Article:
Young refugees feel welcome in Diever: ‘I am happy here’

Reactions to their arrival were mixed. Since the end of April last year, unaccompanied minor refugees have been accommodated in the former Berkenheuvel hotel in Diever. Now, nine months later, the young asylum seekers have found their way and feel welcome.

A day in the life of Milikyas (15) from Eritrea and Yousef (15) from Syria.

It is dark around the reception location on Bosweg. The street name says it all, the former hotel is surrounded by trees, just outside the village on the edge of the Drents-Friese Wold. There is a light on in a shack in the parking lot. ‘Reception’ is above the door. A security guard keeps an eye on everything here day and night.

There is also movement in the office space a little further away. COA employees make coffee and tea. The supervisors walk to the kitchen with filled thermos flasks. A common room in the old restaurant area with tiles on the floor, a suspended ceiling and worktops, hobs and washing up sinks along the walls.

Tables and chairs are pushed together. The boys trickle in. “Good morning! Did you sleep well?” a supervisor asks Milikyas. He answers affirmatively, grabs a cup of coffee and joins us. His name is checked off a list.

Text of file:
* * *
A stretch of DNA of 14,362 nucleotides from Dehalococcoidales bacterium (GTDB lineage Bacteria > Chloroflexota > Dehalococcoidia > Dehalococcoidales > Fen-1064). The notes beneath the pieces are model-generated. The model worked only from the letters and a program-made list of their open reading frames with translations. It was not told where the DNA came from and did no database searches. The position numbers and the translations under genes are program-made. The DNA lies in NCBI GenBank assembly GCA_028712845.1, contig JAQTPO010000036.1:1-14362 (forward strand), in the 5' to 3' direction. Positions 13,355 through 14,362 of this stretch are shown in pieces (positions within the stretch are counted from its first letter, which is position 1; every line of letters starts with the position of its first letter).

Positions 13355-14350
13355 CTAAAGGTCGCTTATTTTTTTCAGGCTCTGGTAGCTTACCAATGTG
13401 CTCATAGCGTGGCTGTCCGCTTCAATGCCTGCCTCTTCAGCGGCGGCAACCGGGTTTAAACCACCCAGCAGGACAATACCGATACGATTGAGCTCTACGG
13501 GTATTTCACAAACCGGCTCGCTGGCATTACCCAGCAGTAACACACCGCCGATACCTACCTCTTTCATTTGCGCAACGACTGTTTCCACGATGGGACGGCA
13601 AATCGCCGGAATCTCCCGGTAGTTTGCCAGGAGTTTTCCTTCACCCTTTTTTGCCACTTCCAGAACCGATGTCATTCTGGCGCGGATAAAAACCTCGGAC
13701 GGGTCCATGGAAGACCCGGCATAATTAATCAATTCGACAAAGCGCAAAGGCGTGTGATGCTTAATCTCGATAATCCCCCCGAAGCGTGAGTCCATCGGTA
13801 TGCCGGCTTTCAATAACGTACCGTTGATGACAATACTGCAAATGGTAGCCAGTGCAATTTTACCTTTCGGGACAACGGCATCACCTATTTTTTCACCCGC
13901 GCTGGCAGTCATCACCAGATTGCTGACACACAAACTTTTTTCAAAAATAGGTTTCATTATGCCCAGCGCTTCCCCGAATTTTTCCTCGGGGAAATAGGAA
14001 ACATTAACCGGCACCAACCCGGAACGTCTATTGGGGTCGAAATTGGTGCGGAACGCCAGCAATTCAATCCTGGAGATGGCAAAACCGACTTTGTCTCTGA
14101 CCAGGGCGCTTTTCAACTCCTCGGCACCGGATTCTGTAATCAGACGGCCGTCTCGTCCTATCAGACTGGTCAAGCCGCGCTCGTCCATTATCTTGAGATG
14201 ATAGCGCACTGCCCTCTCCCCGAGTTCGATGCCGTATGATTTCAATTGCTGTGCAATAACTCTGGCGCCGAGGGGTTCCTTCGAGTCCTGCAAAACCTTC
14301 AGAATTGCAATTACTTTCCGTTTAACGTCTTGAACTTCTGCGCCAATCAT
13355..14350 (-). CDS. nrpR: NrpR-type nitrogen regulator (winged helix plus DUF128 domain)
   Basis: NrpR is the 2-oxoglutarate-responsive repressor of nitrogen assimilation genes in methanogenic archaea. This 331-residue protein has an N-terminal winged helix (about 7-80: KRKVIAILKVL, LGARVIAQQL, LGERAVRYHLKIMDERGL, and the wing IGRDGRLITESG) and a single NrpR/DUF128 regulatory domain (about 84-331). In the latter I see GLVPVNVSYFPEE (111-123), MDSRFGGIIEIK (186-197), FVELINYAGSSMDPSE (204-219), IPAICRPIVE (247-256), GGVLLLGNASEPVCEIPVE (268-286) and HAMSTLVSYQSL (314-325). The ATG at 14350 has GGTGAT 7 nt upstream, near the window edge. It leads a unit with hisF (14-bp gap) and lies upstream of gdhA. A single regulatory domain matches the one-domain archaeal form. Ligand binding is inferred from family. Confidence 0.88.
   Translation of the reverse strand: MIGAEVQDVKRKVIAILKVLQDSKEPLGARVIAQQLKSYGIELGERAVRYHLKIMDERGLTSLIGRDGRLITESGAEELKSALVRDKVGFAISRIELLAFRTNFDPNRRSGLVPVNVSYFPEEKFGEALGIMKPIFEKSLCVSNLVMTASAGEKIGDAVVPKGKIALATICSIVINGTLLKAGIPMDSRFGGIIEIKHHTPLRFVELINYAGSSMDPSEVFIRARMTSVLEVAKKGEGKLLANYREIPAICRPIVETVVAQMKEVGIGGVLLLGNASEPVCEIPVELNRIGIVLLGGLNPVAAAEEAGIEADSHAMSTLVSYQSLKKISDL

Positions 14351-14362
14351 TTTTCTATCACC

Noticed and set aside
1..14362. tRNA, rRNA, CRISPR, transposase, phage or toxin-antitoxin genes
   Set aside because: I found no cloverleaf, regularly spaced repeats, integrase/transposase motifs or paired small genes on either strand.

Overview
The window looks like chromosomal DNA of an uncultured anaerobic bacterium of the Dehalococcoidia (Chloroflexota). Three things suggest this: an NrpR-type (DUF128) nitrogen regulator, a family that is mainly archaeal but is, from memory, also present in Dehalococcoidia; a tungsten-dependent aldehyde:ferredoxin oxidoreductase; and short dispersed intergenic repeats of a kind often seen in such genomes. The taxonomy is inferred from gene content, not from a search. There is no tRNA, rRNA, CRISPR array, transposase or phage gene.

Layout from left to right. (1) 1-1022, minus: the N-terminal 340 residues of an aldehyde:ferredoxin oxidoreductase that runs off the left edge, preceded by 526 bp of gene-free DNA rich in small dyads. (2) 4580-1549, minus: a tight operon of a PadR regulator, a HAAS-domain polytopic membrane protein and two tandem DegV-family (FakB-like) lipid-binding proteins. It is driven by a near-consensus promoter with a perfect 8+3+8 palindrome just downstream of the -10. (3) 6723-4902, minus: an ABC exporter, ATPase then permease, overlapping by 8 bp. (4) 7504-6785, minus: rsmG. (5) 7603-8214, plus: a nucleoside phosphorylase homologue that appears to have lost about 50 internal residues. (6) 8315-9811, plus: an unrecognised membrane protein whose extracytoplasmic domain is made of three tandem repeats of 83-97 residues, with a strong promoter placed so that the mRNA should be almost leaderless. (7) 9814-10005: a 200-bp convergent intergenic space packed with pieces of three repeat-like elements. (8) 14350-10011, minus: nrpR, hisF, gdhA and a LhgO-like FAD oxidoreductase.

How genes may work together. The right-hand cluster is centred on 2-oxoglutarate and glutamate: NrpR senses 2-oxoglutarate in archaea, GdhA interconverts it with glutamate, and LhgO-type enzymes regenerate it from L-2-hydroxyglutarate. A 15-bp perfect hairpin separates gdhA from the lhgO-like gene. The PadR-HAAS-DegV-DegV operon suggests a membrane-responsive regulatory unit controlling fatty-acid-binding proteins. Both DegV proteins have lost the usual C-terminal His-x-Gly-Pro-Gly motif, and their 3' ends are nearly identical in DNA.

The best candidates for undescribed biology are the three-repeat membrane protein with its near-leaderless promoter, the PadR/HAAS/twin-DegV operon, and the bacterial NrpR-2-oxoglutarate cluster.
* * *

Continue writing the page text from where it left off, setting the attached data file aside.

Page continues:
Every morning the supervisors check whether everyone is there. The boys can register for homework help and training time in the gym. “I want to go to the gym at 4 p.m.,” Milikyas says. It has been part of his daily routine since he moved to Diever. Just like going to school. He receives lessons four days a week in a special class at the Stad en Esch comprehensive school.

Yousef puts two frozen brown sandwiches in the microwave. He pulls a chair in front of the electric fireplace that should make the kitchen area a little more cozy, and waits. “Pling!” His breakfast is ready. He walks away with the bread on a plate. Through the long, narrow hallway with doors on either side, to his room, which he shares with a friend.

“A very good boy. Smart.” The room has two beds, a chair, a cupboard and a table. Adjacent is a small bathroom. All the boys share a room together. “My room is always clean,” says Yousef. “Just ask the COA. Every two days we clean with wipes and the vacuum cleaner. Tidy is very important. If the room is not clean, my body is not clean either.”

Story continues after the photos: